July 8, 2008
Dougherty Co.- Very few people look forward to working outside during the hot days of summer, but Donell Mathis does.
"Good morning, ladies," says Donell as he walks into the Dougherty County Department of Public Works office at 2108 Habersham Road.
"He's the mosquito buster," says Betty McKinney, an administrative secretary with the Department who often handles mosquito complaints.
"One time I got a complaint from a man who said he had so many mosquitoes that it looked as if they (mosquitoes) were having a bar-b-cue outside," says Betty.
Every workday morning, Donell goes by the office to get his hit list, a log of complaints about mosquitoes, with names, addresses and phone numbers. Sometimes he doesn't recognize an address and goes to a large county map to pinpoint the location. If he can't find it, he calls to get directions.
An Eagle Drive address looks familiar.
The resident meets Donell outside to explain her problem. He listens intensely.
"We'll take a look around and see what we find," says Donell.
He lifts a potted plant from a bird bath revealing water that seems too little to grow mosquitoes.
"Even a bottle cap (of water) can grow mosquitoes," says Donell.
He didn't see any wiggly, worm-like creatures called larvae swimming in the small amount of water. He pours the water out before a female mosquito finds it and lays her eggs.
He checks another potted plant. No larvae, but a potential mosquito nursery.
Donell walks to the back of her home, notices another potted plant, pours water into his white dipper-cup and looks with his laser eyes for the swimming larvae.
"You got some larvae here," says Donell. "It's active."
He pours the standing water out instantly killing the growing mosquitoes.
Donell looks for other containers that might hold water. Often he finds little pools of still water growing hundreds of mosquitoes.
"About 75% of the homeowners cause their own problems," says Donell.
That's the case here. Neighbors and infested storm drains could account for the other 25%.
"See that red mark on the side of the drain over there," asks Donell as he points down the street. The red/orange dot appears to jump out. "That means we've had problems here before."
A quick sampling with his dipper-cup reveals nothing. That would be enough for most people, but not for Donell. He takes another sample to make sure.
‘There they are," says Donell.
Several larvae look as if they enjoy a morning swim that won't last long. Donell pours them on the grass, throws two pieces of an insecticide in the storm drain that kills the remaining brothers and sisters.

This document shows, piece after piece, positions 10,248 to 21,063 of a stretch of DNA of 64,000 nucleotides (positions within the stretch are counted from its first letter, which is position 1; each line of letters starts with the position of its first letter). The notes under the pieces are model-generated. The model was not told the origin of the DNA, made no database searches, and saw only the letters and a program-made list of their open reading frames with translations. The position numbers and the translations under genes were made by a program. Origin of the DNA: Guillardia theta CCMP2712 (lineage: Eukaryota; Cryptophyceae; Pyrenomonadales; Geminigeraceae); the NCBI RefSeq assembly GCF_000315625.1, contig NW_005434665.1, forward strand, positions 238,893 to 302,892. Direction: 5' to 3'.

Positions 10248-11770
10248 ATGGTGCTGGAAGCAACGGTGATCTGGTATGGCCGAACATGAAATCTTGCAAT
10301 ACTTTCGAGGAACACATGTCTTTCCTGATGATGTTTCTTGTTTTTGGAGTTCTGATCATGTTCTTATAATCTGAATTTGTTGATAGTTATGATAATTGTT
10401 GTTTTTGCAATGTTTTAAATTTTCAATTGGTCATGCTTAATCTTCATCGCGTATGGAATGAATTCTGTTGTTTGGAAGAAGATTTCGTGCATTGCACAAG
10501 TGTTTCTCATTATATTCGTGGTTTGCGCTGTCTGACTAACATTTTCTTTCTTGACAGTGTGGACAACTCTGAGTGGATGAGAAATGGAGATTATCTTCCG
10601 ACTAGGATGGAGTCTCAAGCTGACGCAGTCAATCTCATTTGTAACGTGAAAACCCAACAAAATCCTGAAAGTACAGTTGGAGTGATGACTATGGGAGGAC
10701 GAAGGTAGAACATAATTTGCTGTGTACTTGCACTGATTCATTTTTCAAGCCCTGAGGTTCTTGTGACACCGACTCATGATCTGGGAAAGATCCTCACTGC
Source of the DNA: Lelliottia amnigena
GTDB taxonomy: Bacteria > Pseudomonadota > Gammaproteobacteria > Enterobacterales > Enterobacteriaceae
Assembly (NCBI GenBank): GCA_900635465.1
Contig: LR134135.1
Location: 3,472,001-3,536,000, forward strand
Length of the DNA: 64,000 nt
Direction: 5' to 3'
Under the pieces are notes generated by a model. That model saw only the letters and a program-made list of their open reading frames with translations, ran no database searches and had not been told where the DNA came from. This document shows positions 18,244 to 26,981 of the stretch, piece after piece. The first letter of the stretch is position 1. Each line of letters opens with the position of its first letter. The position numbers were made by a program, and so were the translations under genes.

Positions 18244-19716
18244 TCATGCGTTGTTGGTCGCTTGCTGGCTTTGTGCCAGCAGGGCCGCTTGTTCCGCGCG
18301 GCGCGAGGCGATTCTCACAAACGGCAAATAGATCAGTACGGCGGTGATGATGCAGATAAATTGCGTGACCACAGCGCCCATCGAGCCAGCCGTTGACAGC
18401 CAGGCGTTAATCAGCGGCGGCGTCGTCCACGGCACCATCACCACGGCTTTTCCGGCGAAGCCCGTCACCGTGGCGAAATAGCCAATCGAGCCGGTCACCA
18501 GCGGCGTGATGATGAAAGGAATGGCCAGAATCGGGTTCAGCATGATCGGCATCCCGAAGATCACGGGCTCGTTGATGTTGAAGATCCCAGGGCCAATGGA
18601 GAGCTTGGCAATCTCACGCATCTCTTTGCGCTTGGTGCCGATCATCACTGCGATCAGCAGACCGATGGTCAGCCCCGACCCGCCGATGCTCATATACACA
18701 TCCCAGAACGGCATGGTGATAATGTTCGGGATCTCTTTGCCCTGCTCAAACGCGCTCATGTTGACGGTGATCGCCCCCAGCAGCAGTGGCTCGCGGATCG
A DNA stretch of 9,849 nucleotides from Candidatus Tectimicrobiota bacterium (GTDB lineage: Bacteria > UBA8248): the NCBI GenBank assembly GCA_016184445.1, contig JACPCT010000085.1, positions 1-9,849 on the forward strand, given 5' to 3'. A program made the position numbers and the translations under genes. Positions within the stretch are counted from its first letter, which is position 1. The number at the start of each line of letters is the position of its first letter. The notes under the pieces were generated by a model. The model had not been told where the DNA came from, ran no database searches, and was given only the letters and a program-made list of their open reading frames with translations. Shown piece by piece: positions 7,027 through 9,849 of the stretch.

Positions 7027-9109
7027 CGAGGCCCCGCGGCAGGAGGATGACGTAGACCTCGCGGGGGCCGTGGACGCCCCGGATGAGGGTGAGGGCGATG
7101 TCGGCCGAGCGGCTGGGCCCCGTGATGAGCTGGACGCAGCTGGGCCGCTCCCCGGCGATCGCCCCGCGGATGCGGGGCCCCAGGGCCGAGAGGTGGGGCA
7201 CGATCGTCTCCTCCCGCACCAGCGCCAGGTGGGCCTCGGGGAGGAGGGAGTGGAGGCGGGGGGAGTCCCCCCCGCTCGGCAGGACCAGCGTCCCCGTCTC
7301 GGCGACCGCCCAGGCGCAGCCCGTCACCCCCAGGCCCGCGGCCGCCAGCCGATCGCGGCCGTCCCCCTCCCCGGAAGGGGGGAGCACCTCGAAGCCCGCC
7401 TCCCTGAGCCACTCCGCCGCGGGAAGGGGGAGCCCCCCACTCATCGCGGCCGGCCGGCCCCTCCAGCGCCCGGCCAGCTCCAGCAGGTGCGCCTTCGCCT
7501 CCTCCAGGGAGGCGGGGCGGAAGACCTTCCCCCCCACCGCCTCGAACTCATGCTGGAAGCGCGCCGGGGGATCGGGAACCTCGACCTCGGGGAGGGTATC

Listening and watching Donell work immediately shows a refreshing attitude about his public service job. He treats taxpayers, the complainers, like customers, as if they bought his services at a store and paid cash.
"These are the people I work for," says Donell.
He works for a lot of people, the 95-thousand people who live in Dougherty County.
"Call him and he comes. He's a very nice person," says Jeanette Elia who lives next to a wooded area.
"He looks around for (standing) water, but hopefully he doesn't find any," says Jeanette who called to thank Donell for controlling the mosquitoes in her neighborhood.
What makes him so different? His mother.
"You are responsible for yourself and your actions," says Donell, quite a difference from placing blame on others, common in our culture today. "Stop blaming someone else for your actions."
Time doesn't seem to matter to him; he doesn't punch a clock or look to see how long before he gets off work.
"I don't report every hour I work," says Donell, a salaried employee eligible for comp time for the extra hours he puts in helping others. "I'm not an eight-to-five type guy."
He looks at himself a body guard for each person who lives in the County.
"I take a lot of pride in my work. It's a drive," says Donell.
A drive to learn all he can about the biology of mosquitoes, even wearing a belt buckle with a large mosquito on it. He grows mosquitoes in his office for group presentations.
"These are enemies," says Donell.
About eight mosquitoes sit on the side of a jar, as if ready to attack Donell if they could escape. One might harbor the deadly West Nile Virus.
"Only the females bite," says Donell. "They need a blood meal."
How does he tell females from males?
The males have beards," says Donell as he points to a male mosquito on the side of the jar standing next to a female.
Sure enough, the male looks darker around his mouthparts compared to the female. It's doubtful you'll get close enough to see a beard on a male mosquito.
Donell gets close to his work that's much more than a job, more like a profession, where his mother instilled a strong sense of personal responsibility for 95,000 people who couldn't have a better bodyguard.